Tag: Boosey and hawks

Boosey Piano Glock (Job No: 1061)

This is the third and final keyboard Glock I have in for repair, and is the newest. The mechanism inside is the same as the last one (1008) with one modification. The case also has a couple of minor changes, but the had stopped doing the sign writing.


In the picture above you can see a horizontal wooden bar, this is one of the case modifications. The key I am pressing has lifted the hammer and the felted bar it rests on can be seen. This stops the spring bouncing and therefore work hardening. I have however had to remove the thud it makes as it lands.

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The above photos show the strip down stages prior to cleaning. Below are all the bits.


After cleaning the case, an interesting feature was revealed:


Therefore the other two were made earlier, the earliest being Victorian!
Alongside the mammoth and mundane task of cleaning, I undertake the repairs:


Whilst they were glueing, I started the reassembly, cutting lots and lots of felt washers:


After cleaning and polishing the keys look great, the far keys have just been rudimentarily cleaned.


With all the keys cleaned and repaired, the keyboard bed re-felted and fitted firmly, the mechanisms can be cleaned and fitted ready for setting up.

Boosey Piano Glock (Job No: 1008)

Keyboard Glock number two, a more modern instrument than the first instrument (981) with better mechanism and better construction, even including sign writing on the inside of the keyboard lid. I get the feeling that this instrument was made at the height of Boosey success.

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First of all, everything needed a very thorough clean. Some minor repairs to the keys were needed, and the case which is dovetailed needed to be separated, cleaned and glued. The lids also needed repairing having split down the length.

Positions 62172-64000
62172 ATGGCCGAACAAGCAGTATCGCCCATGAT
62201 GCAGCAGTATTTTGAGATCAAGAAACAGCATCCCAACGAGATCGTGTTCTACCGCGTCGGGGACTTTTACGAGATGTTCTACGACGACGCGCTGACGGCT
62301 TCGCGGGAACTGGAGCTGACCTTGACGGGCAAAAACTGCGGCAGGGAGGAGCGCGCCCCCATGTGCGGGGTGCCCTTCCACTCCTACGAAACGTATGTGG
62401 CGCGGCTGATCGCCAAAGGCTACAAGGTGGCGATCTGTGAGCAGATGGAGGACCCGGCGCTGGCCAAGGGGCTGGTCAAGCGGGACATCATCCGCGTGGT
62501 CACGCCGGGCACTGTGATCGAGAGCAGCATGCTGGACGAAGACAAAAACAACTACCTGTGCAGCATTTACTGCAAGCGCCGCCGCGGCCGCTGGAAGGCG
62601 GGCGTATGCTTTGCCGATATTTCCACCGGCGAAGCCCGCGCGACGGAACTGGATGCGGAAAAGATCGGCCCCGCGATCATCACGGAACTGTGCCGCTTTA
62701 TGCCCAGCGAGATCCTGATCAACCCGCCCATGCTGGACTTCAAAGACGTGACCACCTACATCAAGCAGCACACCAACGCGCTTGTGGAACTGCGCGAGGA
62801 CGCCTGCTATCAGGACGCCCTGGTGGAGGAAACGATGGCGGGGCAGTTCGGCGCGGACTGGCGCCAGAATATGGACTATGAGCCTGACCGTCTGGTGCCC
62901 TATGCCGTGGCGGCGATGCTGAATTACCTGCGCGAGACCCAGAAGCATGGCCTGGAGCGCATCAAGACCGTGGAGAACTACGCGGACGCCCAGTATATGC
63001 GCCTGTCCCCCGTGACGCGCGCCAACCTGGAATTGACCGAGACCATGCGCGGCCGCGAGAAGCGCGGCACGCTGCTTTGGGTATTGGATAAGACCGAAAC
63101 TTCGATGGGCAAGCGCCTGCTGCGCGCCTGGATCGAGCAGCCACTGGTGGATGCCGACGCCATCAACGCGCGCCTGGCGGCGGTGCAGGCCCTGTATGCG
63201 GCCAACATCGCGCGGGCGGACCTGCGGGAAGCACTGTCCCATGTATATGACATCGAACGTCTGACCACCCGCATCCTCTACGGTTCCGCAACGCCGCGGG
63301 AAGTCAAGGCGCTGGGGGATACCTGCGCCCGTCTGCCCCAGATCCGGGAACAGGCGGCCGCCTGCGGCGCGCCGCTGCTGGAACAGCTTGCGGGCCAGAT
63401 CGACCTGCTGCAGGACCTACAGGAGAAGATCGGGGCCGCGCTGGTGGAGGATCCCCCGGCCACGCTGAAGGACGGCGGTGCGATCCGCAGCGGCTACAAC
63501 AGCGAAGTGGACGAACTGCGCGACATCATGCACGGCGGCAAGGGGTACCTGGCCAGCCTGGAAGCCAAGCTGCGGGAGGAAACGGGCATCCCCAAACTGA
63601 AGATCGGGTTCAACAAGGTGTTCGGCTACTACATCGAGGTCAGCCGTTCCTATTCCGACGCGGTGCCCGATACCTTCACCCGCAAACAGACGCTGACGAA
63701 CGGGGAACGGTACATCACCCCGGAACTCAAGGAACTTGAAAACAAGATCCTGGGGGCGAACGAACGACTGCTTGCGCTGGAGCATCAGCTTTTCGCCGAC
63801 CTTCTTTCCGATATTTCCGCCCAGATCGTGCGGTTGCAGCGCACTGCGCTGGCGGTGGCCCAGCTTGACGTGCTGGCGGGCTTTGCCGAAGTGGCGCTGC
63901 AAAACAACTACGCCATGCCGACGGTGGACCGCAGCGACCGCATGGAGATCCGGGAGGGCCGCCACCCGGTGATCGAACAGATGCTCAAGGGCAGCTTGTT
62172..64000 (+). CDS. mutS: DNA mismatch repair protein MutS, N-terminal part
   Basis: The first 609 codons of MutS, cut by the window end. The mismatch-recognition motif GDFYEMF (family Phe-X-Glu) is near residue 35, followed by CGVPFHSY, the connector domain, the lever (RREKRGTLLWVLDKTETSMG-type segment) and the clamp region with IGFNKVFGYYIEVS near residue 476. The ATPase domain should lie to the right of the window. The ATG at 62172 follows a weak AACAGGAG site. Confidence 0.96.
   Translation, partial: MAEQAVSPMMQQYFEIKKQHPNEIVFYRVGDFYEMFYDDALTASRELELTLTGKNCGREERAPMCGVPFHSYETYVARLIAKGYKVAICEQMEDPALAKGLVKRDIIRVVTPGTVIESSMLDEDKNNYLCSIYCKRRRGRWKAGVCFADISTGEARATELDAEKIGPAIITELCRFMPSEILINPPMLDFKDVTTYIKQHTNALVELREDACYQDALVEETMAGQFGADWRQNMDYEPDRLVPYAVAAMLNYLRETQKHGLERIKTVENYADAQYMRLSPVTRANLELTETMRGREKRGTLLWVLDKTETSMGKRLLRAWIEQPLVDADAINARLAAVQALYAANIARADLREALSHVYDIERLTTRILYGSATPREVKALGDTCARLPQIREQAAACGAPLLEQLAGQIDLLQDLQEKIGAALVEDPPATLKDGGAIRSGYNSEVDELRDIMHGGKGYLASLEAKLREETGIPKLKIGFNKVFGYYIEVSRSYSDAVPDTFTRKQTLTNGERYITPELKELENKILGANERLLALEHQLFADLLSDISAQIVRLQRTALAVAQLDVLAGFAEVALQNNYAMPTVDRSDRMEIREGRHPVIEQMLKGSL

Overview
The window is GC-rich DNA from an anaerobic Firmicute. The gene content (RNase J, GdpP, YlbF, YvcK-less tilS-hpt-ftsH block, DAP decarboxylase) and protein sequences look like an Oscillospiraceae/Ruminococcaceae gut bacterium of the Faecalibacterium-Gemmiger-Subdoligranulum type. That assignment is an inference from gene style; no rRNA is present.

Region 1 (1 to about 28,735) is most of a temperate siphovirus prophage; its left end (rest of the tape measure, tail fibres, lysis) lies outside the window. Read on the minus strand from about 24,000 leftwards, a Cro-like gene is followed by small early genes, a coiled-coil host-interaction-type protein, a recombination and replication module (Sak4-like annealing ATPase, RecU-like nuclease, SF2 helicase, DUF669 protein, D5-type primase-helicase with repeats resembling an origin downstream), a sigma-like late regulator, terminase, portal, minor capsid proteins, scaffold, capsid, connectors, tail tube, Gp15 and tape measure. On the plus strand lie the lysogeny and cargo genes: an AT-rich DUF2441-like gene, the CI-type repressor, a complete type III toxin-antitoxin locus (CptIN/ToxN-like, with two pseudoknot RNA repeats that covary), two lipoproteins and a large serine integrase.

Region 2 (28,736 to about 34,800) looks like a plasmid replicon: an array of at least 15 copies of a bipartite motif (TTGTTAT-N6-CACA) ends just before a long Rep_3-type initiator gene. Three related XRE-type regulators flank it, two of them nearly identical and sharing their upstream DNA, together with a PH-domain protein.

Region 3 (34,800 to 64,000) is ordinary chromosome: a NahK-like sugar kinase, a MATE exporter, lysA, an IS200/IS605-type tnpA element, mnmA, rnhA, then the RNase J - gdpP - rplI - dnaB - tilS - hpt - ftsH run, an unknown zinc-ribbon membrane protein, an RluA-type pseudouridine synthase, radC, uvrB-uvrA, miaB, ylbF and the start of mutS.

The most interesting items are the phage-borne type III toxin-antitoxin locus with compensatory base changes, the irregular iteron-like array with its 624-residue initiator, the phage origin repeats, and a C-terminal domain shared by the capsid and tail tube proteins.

The mechanism needed new felts as the old ones were moth eaten, and de-burring (even 100 years ago no one seems to bother removing swarf!). This removal of burr (tiny bits of metal, on the edge of holes or saw cuts) means that the mechanism now slides freely. Attention to detail is high quality, but actually its the little things that make for a nice playing instrument.
So the designer has come up with a better mechanism. The key is now just a lever, the only striking that occurs is between the hammer and the note. The hammer is mounted on thin brass sheet which provides the spring to enable the hammer to rebound off the notes. Double hits are prevented by adjusting the bend in the brass spring.
The whole hammer mechanism is reversed to play the front row of notes, but everything else remains constant. The momentum of the hammer can be adjusted at the end of the brass spring by altering the height of the fulcrum. Where the spring rests on the key it is screwed through a slot, this is where the burr was which created drag.
Finally notice how the fulcrum of the key is further back because less movement is needed at the inside end of the key. This increases mechanical advantage which equates to musicians as “feel”

Boosey Piano Glock (Job No: 981)


Keyboard glock to be refurbished.

Like most things, it needed a thorough clean, including the ivory keys. These were cleaned wish full fat milk and toothpaste. Only partially successful, but they probably haven’t been cleaned for a few decades.
20130426-030438-PM.jpg Then I started repairing the key guides and hammers.
20130426-030733-PM.jpgThe case also needed extensive repairs.
This is the oldest of the three keyboard Glocks. Obviously the ivory keys are replaced by plastic on the later versions, but also the mechanism is simpler on this. The keys have shaped hammers at the end which flick a hinged plate attached to the note frame, this plate has the striking hammer, which falls away from the note under gravity. Simple and not very effective; it’s a bit noisy as the key hammer comes into contact and flicks the playing hammer, which in turn falls back onto the key hammer.
A further problem are the differing length of keys. The compound effect of different lever lengths, lever weights and fulcrum points is a lack of consistency across the keyboard.
All this doesn’t alter the fact that it was a beautiful instrument with lovely old steel round top bars.

B&H vibe tuning (Job No: 1070)

A set of vibe notes in for tuning.

On the graph, the X axis are the notes – this vibe goes from C to F.  The Y axis are the cents above and below the zero line which is at A=440 Hertz.  The fundamental pitch is the blue line which is generally flat (to be expected as the instrument is marked A=439Hz).  However the red line is the 2nd Harmonic, and as can be seen it goes from massively sharp in the lower octaves of the instrument, to massively flat in the higher notes.

To bring the notes into tune both of these lines should read zero.